Posted by: Ian | October 24, 2010

Bikeless

It’s been four and a half days since my last ride, which was across London. On Wednesday evening Heidi and I flew to Cairo. The driver who picked us up from the airport told me that the population of Cairo is a fantastic 22 million. At the hotel I checked on Wikipedia, which gives a figure of under 7 million. My ten year old Lonely Planet guide to Egypt (which I mistakenly brought instead of the new one I have at home) splits the difference, giving a figure of 14-16 million for the population of the Greater Cairo area. Whatever the population, few of them appear to use a bike. In the two days we spent shuttling around from the Four Seasons to the Pyramids/Sphinx, the Museum and the airport I saw only one cyclist.

On Friday we flew to Sharm El Sheikh, where we are now. Since checking into this Four Seasons I haven’t seen any bikes at all.

Our primary purpose in coming here was to dive. This has been great and Heidi has obtained her PADI SCUBA Diver certificate, which in another two days on another trip we can convert to the standard PADI Open Water qualification. We’ve done a few floor exercises each day but not enough to offset the regular intake of resort food. Next week my potential loss of form from time off the bike will be compounded by the extra weight I’ve gained, when I’ll be hauling myself over the infamous hills of the Exmoor Beast.

During our break I’ve been reading about cycling and eating in The Hungry Cyclist, which was a present from Paula that gives an account of a cycling journey from Manhattan to Brazil “in search of the perfect meal”. It’s an entertaining read and I can recommend it but for a book about cycling, and one that presumably includes cyclists in its target demographic, there is a marked absence of info about the bike. At least in the first 200 pages, we don’t learn what make of bike he’s got, what gears he’s running, what rack and panniers he’s chosen or any of the many practical details that a lot of us can be expected to be curious about. We do learn that he got from NY to the left coast with only two punctures but we don’t learn what miracle tyres permitted this astonishing record (though he started to incur frequent punctures when he crossed into Mexico). Maybe the publisher advised the author that every cycle fact, like every Stephen Hawking equation, halved his readership. I think rather he’s simply and surprisingly uninterested in bikes. His preparation indicates that he drifted into the ride without a clear view of what it would be like to ride so far, and what level of fitness (or planning) would be needed. Despite being out of shape at the start, he actually managed to gain weight cycling across the States!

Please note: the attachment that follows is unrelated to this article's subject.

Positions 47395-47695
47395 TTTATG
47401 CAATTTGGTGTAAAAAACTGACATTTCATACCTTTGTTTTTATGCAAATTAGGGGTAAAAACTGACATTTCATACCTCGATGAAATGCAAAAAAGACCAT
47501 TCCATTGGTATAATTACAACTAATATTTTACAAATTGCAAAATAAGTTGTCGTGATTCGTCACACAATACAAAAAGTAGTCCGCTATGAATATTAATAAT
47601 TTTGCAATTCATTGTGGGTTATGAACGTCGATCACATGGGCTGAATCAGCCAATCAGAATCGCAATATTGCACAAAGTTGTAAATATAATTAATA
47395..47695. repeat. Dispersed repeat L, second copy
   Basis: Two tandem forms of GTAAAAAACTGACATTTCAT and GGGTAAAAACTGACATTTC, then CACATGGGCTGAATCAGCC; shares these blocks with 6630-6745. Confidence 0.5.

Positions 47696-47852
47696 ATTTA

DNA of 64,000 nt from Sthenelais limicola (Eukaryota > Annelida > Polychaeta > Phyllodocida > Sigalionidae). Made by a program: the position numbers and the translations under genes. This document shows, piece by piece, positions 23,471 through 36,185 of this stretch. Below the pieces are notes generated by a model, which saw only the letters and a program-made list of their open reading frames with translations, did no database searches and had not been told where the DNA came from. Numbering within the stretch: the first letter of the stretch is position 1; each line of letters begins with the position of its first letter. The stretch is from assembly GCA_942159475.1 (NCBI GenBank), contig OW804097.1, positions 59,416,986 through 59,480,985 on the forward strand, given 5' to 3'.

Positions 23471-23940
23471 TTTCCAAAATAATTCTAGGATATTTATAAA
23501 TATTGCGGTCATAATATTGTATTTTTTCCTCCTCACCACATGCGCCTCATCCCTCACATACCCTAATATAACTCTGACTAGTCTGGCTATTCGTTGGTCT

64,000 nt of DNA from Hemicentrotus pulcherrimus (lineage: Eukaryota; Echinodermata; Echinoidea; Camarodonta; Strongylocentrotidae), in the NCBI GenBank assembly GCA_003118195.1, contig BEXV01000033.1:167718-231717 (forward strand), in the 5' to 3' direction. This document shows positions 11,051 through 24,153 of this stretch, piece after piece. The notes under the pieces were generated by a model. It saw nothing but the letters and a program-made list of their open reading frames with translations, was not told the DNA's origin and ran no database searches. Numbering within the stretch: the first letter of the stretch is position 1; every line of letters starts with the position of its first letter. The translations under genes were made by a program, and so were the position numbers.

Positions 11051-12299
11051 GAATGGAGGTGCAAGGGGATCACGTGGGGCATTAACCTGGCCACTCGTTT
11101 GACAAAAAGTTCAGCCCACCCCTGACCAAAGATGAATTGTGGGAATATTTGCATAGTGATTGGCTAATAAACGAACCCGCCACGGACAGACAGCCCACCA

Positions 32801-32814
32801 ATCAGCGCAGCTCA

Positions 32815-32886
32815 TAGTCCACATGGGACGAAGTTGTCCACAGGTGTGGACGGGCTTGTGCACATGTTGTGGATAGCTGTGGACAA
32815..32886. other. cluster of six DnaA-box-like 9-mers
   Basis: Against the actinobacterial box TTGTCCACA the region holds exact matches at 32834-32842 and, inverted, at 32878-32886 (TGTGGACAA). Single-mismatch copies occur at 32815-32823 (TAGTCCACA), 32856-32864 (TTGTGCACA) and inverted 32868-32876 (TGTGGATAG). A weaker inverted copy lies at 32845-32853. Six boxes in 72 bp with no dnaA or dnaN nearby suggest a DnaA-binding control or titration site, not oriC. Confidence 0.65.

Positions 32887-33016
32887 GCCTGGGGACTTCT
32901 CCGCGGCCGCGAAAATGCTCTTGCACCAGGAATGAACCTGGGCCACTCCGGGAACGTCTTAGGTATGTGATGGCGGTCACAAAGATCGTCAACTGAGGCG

Reading the book only increases my desire to do more cycle travel, though it leaves me with no wish to follow his route or even ride in the USA. At the start of his account the author cites a fabulous-sounding cycling holiday that he had in France that inspired his longer journey, and it’s his French trip, covered, as I recall, in only a brief paragraph that sounds more appealing – though it would make a less entertaining read.

Ironically, while I’m bikelessly reading my bikeless bike book in bikeless Egypt a bike-shaped box from Van Nicholas awaits me in my study in Crickleaze, having arrived almost as soon as I left. I hope that it’s an Astraeus and that it’s my frame size (60 cm on this model) and that it has all of the right components, correctly assembled, and that none of them has broken in transit. If so, when I get back to Somerset on Friday evening I’ll put the cassette on the rear wheel that’s awaiting it in the garage, attach the chain, drop in the awaiting front wheel and try to match up the geometry to my Bespoke spec. If this goes well I’ll take it for a test spin on Saturday. If this goes well too I’ll ride it in the Beast on Sunday. If there are any problems along the way I’ll be on the Felt.

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  1. […] I returned home from Egypt and London to find my new Astraeus in a box in my study. As I wrote last time, my optimistic plan was to take it for a test ride on Saturday and give it a proper baptism in the […]


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